Bouchard noted that eliminating red tape around approvals would allow the government to “unleash” the industry from some of the constraints their facing, ultimately leading to the capacity to build more.
Another aspect of the solution, according to Bouchard, lies in increasing B.C.’s rental stock.
As of June 2022, rental vacancy rates were below three per cent in major cities across Canada, but roughly 1.2 per cent in Metro Vancouver, Bouchard said in a report to Ottawa. This local rate is far below the measure of a balanced market, he said.
Bouchard’s report proposes that the federal government and CMHC rethink the current Rental Construction Financing Initiative, a federal housing program to build below-market housing. Under the program, funds to build this housing are borrowed by the developer in the form of a mortgage directly from the Bank of Canada. But the bank has been unable to keep pace with the program’s demand, according to Bouchard.
Bouchard argues funding for affordable housing could be increased by creating a fixed low interest rate for developers, from the Bank of Canada.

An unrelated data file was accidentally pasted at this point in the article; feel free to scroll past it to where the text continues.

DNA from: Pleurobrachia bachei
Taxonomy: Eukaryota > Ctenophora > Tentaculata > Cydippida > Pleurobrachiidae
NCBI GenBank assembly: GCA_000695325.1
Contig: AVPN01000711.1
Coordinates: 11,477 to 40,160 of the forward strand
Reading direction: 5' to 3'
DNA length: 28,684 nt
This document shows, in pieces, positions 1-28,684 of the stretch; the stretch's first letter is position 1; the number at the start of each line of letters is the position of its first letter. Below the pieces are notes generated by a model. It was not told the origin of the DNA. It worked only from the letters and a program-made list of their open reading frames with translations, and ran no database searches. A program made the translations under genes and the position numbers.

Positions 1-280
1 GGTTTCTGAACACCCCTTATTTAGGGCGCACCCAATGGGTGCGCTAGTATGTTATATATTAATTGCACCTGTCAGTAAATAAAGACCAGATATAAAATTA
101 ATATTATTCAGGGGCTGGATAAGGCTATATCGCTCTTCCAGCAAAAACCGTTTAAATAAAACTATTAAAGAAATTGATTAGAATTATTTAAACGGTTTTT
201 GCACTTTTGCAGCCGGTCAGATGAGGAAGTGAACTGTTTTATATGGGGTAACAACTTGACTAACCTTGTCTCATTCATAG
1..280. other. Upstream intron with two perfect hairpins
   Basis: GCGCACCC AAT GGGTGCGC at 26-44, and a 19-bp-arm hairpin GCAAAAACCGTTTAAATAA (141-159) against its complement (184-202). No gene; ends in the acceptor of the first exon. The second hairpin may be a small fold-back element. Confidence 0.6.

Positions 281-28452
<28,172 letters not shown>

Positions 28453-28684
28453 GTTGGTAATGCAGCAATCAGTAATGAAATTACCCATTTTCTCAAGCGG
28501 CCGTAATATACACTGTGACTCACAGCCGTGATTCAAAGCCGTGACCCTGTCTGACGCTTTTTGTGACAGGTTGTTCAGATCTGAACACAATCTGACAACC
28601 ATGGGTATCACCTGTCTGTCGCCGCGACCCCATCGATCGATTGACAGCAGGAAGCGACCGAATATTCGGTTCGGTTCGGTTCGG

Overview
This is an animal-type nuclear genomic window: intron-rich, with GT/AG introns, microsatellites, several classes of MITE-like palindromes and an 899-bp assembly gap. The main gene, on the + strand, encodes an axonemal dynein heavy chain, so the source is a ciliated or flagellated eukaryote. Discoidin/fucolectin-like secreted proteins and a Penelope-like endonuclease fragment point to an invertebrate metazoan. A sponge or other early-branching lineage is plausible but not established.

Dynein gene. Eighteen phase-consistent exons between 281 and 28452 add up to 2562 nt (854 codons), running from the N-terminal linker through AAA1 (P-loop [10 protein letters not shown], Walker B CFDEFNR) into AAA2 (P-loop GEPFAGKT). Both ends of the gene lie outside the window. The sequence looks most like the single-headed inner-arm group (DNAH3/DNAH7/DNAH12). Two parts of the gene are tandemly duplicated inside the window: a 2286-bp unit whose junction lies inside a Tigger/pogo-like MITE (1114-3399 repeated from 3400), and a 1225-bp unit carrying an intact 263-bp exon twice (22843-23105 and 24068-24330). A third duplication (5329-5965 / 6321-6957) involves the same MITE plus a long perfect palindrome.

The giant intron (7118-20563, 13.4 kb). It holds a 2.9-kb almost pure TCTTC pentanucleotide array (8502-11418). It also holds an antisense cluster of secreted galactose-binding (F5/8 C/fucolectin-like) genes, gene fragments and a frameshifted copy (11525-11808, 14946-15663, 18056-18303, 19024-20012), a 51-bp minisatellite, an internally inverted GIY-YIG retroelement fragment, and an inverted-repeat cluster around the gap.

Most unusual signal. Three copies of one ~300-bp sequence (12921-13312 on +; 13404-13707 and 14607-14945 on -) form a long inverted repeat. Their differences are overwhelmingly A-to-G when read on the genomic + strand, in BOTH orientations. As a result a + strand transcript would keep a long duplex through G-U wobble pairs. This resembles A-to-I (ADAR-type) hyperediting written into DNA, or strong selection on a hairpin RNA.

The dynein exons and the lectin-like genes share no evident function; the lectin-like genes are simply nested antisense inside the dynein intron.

“That way, they can provide a low interest rate and it doesn’t cost anything to the taxpayer, it doesn’t cost anything to the government. The government actually gets all that money back and the interest rate that they charge actually becomes a revenue stream,” he said.
In order to further increase certainty within the industry, Chris Atchison, president of the British Columbia Construction Association, says prompt payment legislation is needed in the province.
According to Atchison, 50 per cent of contractors in B.C. are currently working at a loss or at breakeven.
“They’re trapped between soaring costs, which they pay up front, including wages and benefits, and then there’s the slow payment timelines,” he said. “I think the reality is that some contractors may not survive, let alone thrive at the exact time they’re being asked to help serve this provincial mandate.”
He said that prompt payment legislation would ensure more security on job sites and help the industry support Eby in his promise to create more affordable housing.
When it comes to labour shortages, Ravi Kahlon, minister of housing, says that he hopes talent coming to the province through immigration over the next year could help.
“The labour shortage is a real challenge. We know that skilled trades are one of the areas that we’re seeing the biggest pressures on our labour market and it’s only second to the care economy,” he said in an interview with BIV.
The hope, he says, is to work with the Ministry of Education to ensure there are pathways for newcomers to the province to apply their skillsets to the trades.
“It starts at the top. Premier Eby has already set a very aggressive pace at taking action for important issues that British Columbians care about. And my goal is to keep pace with them,” said Kahlon.
With files from Peter Mitham